Standardizing The Documentation Process

Following a job helps explain how it all works. When a part is set up initially, Mr. Hogge must establish the basic job information—process routing, setup times, cycle times, shop rate, labor and so on—that is captured in the form of a system template. Thereafter, it's a clerical job to enter subsequent reorders of the part. All the office personnel have to do is pull up the part number, enter a quantity and due date, and the new job is posted on the system. If there are multiple releases, each delivery gets is own job number, which Mr. Hogge feels is the most flexible method, particularly as order quantities and ship dates shift with customer needs.

Typically, Mr. Hogge takes a quick look at the job, sometimes to "tweak in the material," he says, which mostly means making a judgment of how much to run at a time for anticipated repeat orders. He can "pick" material (meaning, allocate stock already in inventory to the job) or "buy," in which case it will be added to a general shop material procurement report.

This information helps Mr. Hogge make better decisions. Consider, for example, an annual contract for a part with 12 releases. The part requires a primary process on a screw machine and then some secondary operations. The primary requires a long setup; the secondary operations don't. So they probably want to run several months' worth of the first operation, but perhaps not finish all the parts at once. How many should they run? A realistic picture of available material on hand, or how much will be required, has a major bearing on that decision. So does unscheduled machine time. And he can check either in seconds. Moreover, changes can be executed quickly. Change the quantity of a job, or the due date, and the pick or buy requirements are updated automatically.

Once Mr. Hogge is satisfied, the job is released, which updates all files in the system. Rather than Mr. Hogge having to do all the material management himself, the procurement is handled by his son, Dan Jr., who generates a material requirements report, and buys only what is needed.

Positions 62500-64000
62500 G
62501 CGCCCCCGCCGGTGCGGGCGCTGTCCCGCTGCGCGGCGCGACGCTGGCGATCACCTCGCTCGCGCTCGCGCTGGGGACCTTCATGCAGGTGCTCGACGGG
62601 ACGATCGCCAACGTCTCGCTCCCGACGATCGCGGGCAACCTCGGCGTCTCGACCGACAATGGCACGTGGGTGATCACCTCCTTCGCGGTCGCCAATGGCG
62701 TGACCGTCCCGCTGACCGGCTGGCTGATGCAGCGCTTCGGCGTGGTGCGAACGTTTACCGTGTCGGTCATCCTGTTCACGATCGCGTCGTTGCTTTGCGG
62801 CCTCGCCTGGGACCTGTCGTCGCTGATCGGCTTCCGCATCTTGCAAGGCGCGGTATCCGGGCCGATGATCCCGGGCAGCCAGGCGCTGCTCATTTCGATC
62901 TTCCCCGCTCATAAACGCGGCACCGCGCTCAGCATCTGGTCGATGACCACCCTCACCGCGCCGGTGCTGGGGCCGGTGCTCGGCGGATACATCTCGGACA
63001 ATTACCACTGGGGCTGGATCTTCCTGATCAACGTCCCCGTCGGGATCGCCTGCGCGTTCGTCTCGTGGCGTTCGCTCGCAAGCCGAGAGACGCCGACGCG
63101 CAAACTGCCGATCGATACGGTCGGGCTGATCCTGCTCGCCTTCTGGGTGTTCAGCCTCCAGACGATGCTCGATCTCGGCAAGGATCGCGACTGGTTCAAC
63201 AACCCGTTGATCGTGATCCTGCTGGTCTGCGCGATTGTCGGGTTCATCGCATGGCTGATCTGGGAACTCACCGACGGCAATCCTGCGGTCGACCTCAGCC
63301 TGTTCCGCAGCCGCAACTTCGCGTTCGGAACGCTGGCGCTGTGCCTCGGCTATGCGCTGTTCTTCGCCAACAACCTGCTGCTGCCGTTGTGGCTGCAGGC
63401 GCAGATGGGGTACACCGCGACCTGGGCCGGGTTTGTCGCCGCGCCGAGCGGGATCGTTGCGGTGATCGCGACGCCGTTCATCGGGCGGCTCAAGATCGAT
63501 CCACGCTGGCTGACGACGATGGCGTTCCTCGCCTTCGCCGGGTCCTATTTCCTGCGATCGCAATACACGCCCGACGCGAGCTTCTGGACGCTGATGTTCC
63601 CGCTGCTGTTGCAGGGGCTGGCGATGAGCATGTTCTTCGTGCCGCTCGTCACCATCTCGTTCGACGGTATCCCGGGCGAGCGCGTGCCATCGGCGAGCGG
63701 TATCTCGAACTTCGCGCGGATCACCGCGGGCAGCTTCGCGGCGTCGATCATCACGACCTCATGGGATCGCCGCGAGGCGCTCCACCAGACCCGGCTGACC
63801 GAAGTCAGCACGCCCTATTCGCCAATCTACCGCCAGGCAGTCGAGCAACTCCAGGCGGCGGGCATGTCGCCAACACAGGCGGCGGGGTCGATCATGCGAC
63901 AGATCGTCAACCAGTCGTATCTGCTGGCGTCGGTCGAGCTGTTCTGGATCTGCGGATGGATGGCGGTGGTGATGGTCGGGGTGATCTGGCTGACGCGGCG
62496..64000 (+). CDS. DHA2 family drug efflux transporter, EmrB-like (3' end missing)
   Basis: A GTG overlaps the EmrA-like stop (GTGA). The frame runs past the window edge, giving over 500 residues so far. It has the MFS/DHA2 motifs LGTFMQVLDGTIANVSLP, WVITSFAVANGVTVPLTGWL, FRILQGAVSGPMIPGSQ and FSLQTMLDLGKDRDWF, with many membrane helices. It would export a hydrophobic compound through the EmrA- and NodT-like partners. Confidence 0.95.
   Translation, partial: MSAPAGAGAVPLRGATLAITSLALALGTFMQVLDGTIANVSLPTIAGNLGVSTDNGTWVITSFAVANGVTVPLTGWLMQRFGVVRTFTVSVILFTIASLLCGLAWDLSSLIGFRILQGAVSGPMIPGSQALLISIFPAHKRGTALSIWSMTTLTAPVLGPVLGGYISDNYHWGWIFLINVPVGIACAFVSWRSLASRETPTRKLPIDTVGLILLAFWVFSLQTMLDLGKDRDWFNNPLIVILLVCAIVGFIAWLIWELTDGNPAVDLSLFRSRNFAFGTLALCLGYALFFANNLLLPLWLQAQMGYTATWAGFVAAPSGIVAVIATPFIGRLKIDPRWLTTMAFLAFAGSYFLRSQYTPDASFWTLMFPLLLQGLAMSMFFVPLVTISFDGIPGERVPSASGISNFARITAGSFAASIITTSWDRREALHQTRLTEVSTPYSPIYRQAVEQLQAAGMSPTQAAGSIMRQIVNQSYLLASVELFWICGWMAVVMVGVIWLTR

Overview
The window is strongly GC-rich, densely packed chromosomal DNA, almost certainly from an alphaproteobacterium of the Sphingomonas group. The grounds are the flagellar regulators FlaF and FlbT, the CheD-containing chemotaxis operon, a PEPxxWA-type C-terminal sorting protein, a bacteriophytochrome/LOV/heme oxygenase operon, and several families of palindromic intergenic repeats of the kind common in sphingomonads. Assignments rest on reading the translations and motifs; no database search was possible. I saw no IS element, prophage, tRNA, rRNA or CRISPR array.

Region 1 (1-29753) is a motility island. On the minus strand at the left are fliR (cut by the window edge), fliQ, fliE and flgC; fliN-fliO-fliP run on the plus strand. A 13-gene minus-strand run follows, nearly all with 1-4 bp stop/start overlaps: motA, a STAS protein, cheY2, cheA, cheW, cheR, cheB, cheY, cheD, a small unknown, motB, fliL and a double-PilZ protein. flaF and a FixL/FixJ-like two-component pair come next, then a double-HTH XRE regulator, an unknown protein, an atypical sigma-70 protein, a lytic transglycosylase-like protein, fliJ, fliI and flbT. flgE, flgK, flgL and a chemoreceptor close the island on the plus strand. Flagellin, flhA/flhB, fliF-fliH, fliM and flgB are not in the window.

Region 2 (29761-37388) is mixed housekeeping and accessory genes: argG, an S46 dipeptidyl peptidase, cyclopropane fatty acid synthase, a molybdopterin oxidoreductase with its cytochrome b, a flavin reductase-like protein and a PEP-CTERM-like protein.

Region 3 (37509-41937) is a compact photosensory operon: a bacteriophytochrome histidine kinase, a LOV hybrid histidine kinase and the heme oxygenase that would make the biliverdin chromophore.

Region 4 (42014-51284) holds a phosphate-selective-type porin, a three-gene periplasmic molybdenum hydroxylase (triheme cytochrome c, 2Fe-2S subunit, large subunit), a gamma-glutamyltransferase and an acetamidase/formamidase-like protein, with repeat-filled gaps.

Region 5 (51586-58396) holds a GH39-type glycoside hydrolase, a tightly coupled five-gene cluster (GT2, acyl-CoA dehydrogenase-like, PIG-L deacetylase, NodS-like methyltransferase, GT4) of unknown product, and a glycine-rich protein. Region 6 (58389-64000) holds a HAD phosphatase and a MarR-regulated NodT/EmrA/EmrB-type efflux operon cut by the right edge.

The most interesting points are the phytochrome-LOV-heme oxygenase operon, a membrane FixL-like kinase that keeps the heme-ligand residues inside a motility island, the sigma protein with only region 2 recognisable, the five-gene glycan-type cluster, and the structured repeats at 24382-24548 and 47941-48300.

Once the material is available, they print out the traveler, which is attached to the part print, and all goes to setup. When the job is complete, packing slip and invoice are generated automatically and expertly. "If it's wrong, it's because I, an experienced person, made the mistake, not a shipping clerk," says Danny Sr.

But the information doesn't just help with job planning and documentation. It also helps with the shop's execution. Every PC in the company is networked, and six shopfloor computers give department managers full access to all manufacturing information. For one thing, it allows all production people to post their own time to each job number—directly entering workcenter, setup time, runtime, good/bad part counts and so on—which provides a much more accurate and timely picture of what's really happening on the shop floor. But perhaps more important, department managers and workers can determine for themselves what jobs to run next, what the due date is, whether the material is on hand, and what the specific job requirements may be.

Plugging In Customers

Clearly, having such information at your fingertips is an advantage to internal operations. But it's also an extremely valuable tool for providing better customer service. When a customer calls to ask about a job status, a projected delivery date, or a quantity on hand, it's a simple matter to query the system for an immediate and credible answer. No more callbacks after running out to the shop to find out what's really going on.

If the objective here is to get customers the information they need, the Hogges reasoned, why not plug them directly into the source? If customers had access, they could look up a job as easily as a shop employee. So that's what Hogge Precision decided to do.